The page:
Egypt's ousted President Hosni Mubarak, center, and his sons Gamal, left and Alaa, right, sit inside a defendant's cage during a hearing in Cairo, Egypt, Thursday, March 27, 2014 (Photo: AP)
Egypt's top prosecutor, Hisham Barakat, accepted on Thursday grounds for appeal in the trial of former president Hosni Mubarak for the killing of protestors, a charge which was dismissed by a court ruling in November, state television channel, Nile News reported.
The 135-page report issued by Barakat's office enumerates 32 issues to challenge in front of the Court of Cassation, the highest appeal court in Egypt.
In November, a Cairo Criminal court dropped charges of killing protestors against Mubarak, saying it lacked the legal basis to bring a criminal case. The court has also acquitted former interior minister Habib El-Adly and six others aides who worked during Mubarak’s rule on the same charge.
Right after the ruling, Egypt’s top prosecutor ordered an appeal, citing a "legal flaw" in the criminal court’s verdict issued on 29 November. According to Egyptian law, the prosecutor’s office should submit all necessary appeal documents to the Court of Cassation within 60 days of the verdict.
Grounds attached to the appeal that will be sent to the Court of Cassation include deficiencies in causation and reasoning, mistakes in applying and interpreting the law, invalidity and error in attribution and violation of what's been proved in documents.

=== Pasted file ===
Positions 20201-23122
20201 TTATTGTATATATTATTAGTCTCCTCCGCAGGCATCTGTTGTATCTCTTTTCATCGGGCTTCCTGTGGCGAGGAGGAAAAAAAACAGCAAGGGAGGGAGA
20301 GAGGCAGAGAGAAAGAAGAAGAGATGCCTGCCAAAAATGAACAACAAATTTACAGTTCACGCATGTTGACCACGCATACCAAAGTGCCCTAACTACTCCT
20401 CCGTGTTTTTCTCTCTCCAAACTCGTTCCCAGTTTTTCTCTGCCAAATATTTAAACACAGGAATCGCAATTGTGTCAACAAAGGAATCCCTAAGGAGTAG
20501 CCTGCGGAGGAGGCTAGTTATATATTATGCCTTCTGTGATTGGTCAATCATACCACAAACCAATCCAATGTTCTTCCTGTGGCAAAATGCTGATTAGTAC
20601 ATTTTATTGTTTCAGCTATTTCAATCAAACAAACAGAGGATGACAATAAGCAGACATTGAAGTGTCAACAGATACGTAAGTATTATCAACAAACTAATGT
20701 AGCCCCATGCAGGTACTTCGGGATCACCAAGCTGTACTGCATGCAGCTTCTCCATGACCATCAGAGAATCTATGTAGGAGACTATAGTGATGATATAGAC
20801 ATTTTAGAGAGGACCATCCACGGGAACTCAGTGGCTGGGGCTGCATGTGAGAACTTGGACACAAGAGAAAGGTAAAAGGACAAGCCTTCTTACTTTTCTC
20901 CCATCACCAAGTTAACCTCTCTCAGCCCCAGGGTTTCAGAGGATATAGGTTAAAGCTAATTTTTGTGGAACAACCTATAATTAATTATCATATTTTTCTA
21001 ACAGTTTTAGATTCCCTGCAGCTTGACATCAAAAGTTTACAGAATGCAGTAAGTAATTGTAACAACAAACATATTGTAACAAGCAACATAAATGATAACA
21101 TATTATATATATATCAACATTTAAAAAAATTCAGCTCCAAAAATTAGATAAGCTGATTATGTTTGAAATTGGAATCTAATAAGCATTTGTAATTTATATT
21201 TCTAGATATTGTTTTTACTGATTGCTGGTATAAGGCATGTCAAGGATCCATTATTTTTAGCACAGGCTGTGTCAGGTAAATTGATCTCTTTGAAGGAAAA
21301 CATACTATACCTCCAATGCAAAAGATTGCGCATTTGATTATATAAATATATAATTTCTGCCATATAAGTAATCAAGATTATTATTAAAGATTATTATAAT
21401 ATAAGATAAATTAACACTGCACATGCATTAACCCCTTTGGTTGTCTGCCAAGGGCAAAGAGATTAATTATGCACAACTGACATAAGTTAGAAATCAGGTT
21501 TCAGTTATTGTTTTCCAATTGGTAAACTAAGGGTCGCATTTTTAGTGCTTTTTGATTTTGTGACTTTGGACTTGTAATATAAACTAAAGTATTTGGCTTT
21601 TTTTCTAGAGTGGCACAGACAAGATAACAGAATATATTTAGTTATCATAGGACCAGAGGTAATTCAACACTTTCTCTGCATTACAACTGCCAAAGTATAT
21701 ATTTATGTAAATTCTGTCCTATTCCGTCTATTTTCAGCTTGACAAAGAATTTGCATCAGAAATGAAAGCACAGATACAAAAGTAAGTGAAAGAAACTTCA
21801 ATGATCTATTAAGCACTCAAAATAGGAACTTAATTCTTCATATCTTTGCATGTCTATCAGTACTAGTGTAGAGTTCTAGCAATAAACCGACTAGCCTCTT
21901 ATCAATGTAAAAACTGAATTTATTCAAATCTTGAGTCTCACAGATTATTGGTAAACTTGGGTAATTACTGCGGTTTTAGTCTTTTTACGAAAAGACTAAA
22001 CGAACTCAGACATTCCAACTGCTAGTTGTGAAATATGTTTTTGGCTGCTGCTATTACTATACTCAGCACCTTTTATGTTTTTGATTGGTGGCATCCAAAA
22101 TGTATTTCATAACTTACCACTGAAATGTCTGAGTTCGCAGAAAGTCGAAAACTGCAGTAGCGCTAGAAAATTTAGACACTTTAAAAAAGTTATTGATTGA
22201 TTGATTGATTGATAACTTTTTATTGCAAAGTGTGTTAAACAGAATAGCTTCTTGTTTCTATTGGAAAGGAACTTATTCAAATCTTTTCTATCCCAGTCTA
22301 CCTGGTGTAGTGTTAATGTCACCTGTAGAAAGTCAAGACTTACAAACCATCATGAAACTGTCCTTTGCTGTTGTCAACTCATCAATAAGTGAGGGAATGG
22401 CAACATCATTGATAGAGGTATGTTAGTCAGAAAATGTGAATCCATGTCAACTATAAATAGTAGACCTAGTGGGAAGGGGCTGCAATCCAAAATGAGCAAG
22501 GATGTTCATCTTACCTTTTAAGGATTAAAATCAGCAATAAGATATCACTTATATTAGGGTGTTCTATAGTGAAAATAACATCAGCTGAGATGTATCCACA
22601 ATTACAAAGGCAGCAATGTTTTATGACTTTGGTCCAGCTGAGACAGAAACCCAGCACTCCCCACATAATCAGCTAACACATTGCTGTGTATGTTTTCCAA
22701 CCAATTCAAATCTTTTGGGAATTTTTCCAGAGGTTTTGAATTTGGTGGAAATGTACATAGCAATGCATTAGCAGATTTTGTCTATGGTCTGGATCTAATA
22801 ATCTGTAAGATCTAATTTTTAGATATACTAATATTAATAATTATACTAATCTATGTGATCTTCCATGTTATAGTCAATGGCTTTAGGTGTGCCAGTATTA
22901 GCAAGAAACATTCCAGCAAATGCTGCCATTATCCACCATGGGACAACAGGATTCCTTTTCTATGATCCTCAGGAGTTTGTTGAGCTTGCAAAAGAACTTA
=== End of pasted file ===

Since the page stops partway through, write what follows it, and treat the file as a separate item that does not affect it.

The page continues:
While Mubarak's supporters hailed the acquittal verdict, many of his opponents expressed their anger, with hundreds protesting in Tahrir Square, the epicentre of an 18-day uprising in 2011 that ended the autocrat's 30-year reign.
Also in November, the court ruled that the statute of limitations had expired on the charges against Mubarak, his two sons and businessman Hussein Salem, on charges of profiteering from illegal gifts of villas.
Mubarak and the well-known businesspeople were acquitted from charges of corruption related to exporting Egyptian natural gas to Israel at below market rates.
The 86-year-old former president was convicted last May of embezzling public funds allocated annually for the upkeep of presidential palaces, and received a three-year prison sentence; which ended last year.